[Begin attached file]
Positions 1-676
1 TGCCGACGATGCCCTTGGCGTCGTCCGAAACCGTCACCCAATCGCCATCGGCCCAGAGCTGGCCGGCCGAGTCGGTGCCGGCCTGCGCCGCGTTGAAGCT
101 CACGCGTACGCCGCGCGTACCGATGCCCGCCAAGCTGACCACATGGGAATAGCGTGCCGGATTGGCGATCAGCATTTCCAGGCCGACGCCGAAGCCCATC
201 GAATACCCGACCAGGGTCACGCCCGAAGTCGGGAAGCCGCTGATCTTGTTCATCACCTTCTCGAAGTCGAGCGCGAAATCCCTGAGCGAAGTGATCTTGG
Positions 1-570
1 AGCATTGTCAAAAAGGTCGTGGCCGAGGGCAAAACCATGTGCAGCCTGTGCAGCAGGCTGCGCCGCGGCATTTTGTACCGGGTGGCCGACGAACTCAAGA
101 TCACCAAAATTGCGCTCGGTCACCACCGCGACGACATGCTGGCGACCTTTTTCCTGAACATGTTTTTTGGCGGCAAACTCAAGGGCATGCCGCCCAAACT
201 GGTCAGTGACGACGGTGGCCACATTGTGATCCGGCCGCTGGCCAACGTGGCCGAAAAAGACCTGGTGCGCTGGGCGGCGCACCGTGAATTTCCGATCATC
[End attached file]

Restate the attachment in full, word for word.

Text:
Positions 1-676
1 TGCCGACGATGCCCTTGGCGTCGTCCGAAACCGTCACCCAATCGCCATCGGCCCAGAGCTGGCCGGCCGAGTCGGTGCCGGCCTGCGCCGCGTTGAAGCT
101 CACGCGTACGCCGCGCGTACCGATGCCCGCCAAGCTGACCACATGGGAATAGCGTGCCGGATTGGCGATCAGCATTTCCAGGCCGACGCCGAAGCCCATC
201 GAATACCCGACCAGGGTCACGCCCGAAGTCGGGAAGCCGCTGATCTTGTTCATCACCTTCTCGAAGTCGAGCGCGAAATCCCTGAGCGAAGTGATCTTGG
Positions 1-570
1 AGCATTGTCAAAAAGGTCGTGGCCGAGGGCAAAACCATGTGCAGCCTGTGCAGCAGGCTGCGCCGCGGCATTTTGTACCGGGTGGCCGACGAACTCAAGA
101 TCACCAAAATTGCGCTCGGTCACCACCGCGACGACATGCTGGCGACCTTTTTCCTGAACATGTTTTTTGGCGGCAAACTCAAGGGCATGCCGCCCAAACT
201 GGTCAGTGACGACGGTGGCCACATTGTGATCCGGCCGCTGGCCAACGTGGCCGAAAAAGACCTGGTGCGCTGGGCGGCGCACCGTGAATTTCCGATCATC